Monday, November 06, 2017

Ready, Fire, Aim!

My academic training wasn’t in psychology, so I’m guessing some of my wise and worldly readers have much more understanding of this than I do.  I hope they can shed some light.

There’s a personality type that prizes confident and quick decisiveness over thinking.  I think of it as the “ready, fire, aim” personality, though I’m sure there’s a scientific term for it.  (“Shoot from the lip” works, too.)  It’s the type that, when confronted with something it doesn’t understand, immediately assumes that the thing is either evil or stupid.  This type sees dark blacks and bright whites, holding grays in deep suspicion when it notices them at all.  

For reasons I don’t entirely grasp, many people register that type as showing “leadership.”  

It’s a type that can do tremendous damage in both obvious and subtle ways.

The obvious ways are, well, obvious: sweeping declarations based on miniscule knowledge, blunt instruments applied to complicated problems, and a style of discussion that favors bluster over evidence.  The subtle ways can be more damaging over time, though.  People with knowledge of the grays of a situation often learn, over time, that it’s not worth the battle, so they stop bringing it up; gradually, discussions get dumber.  Worse, decisions start getting made based not on what’s best, but on what’s likely to provoke a reaction.  People start playing the game of “what’s the most negative possible way this could be portrayed?,” and working backwards from there; the bandwidth devoted to that is diverted from actually improving ideas.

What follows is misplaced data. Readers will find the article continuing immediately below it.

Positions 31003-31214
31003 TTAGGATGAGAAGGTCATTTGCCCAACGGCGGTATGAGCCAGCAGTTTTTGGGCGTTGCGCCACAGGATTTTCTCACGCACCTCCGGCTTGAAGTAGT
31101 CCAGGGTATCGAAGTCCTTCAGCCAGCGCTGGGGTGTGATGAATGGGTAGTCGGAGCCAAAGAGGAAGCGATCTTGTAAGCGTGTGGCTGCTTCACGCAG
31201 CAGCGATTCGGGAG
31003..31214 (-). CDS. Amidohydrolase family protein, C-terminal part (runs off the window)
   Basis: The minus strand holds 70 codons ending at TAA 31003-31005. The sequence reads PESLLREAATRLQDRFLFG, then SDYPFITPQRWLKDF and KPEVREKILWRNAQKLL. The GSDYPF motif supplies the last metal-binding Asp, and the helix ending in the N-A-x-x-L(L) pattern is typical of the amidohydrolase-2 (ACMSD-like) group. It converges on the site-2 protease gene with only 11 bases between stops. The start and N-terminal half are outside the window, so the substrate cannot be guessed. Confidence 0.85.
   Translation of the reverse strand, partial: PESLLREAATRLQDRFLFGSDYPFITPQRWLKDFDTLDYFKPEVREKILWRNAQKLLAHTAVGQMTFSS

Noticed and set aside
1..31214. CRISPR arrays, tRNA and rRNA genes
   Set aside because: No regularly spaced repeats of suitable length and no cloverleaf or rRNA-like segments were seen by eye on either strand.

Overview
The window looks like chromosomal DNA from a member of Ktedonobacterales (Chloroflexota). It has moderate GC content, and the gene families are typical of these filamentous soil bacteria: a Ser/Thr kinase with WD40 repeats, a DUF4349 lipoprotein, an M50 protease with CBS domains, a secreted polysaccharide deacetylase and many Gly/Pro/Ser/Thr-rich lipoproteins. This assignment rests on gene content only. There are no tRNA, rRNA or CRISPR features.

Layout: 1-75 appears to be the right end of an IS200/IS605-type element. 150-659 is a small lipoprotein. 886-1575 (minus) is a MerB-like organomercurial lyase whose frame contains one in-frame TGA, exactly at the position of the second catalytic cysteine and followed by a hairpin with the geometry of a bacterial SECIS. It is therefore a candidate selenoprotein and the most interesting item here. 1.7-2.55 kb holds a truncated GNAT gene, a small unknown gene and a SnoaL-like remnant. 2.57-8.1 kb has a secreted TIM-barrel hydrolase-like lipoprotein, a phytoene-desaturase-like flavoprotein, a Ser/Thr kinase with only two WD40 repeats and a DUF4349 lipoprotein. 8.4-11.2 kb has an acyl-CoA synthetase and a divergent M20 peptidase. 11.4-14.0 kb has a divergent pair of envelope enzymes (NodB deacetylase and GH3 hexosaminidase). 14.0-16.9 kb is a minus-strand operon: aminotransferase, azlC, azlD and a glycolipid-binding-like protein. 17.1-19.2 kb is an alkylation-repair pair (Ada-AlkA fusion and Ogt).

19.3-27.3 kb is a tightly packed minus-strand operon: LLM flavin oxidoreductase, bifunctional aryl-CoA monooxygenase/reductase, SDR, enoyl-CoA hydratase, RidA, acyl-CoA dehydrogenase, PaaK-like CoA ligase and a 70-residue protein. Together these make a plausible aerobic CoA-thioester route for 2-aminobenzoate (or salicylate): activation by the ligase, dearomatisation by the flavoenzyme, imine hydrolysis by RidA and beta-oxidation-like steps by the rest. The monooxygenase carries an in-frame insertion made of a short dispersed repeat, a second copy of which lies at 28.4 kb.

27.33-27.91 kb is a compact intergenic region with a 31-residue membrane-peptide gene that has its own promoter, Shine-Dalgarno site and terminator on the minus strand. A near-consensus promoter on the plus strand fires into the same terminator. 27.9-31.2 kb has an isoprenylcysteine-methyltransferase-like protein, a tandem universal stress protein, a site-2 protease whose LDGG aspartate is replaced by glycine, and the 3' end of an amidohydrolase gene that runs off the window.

If you’re the sort that takes ideas seriously, the greatest sin of the “ready, fire, aim” personality is its staggering inconsistency.  If today’s gut reaction contradicts yesterday’s, well, who remembers yesterday’s, anyway?  

At a previous career stop, I had the experience of reporting to someone whose memory and executive function gradually declined.  He became a “ready, fire, aim” type as his ability to grasp nuance or remember what was said the week before started to slip.  It was hard to endure, because it took a while to realize what was happening.  As his understanding grew shallower, his reactions became more impulsive.  The whole atmosphere soured.

But some folks are like that without the excuse of mental decline.  

President Obama used to catch flak for his habit of pausing when he spoke, but I liked it.  In his case, it was because he was thinking.  Thinking before speaking struck me as an endearing habit in a leader, particularly one in charge of a nuclear arsenal.  Say what you want about his policy choices, but he was consistently good about keeping impulsive reactions in check and speaking in paragraphs.  I think of that as the right kind of temperament for a leader.

Jessica Valenti had a good piece in the Guardian a few days ago asking whether, as she put it, “abusive men aren’t rising to the top in spite of their disdain for women, but because of it.”  What she calls “domineering bravado” sometimes manifests in sexual harassment, but -- as bad as that is -- it’s only one form of domination.  They abuse power, whether economic, political, physical, or sexual.  

And yet, they keep getting power.  That’s the part I still struggle to understand.  As transparent as many of them are -- honestly, it’s not hard to spot -- they keep receiving deference.  Domineering bravado often works.  That’s the mystery.

So, wise and worldly readers, I wind up with two questions.  Is there a clinical term for this type?  And why does it keep getting rewarded?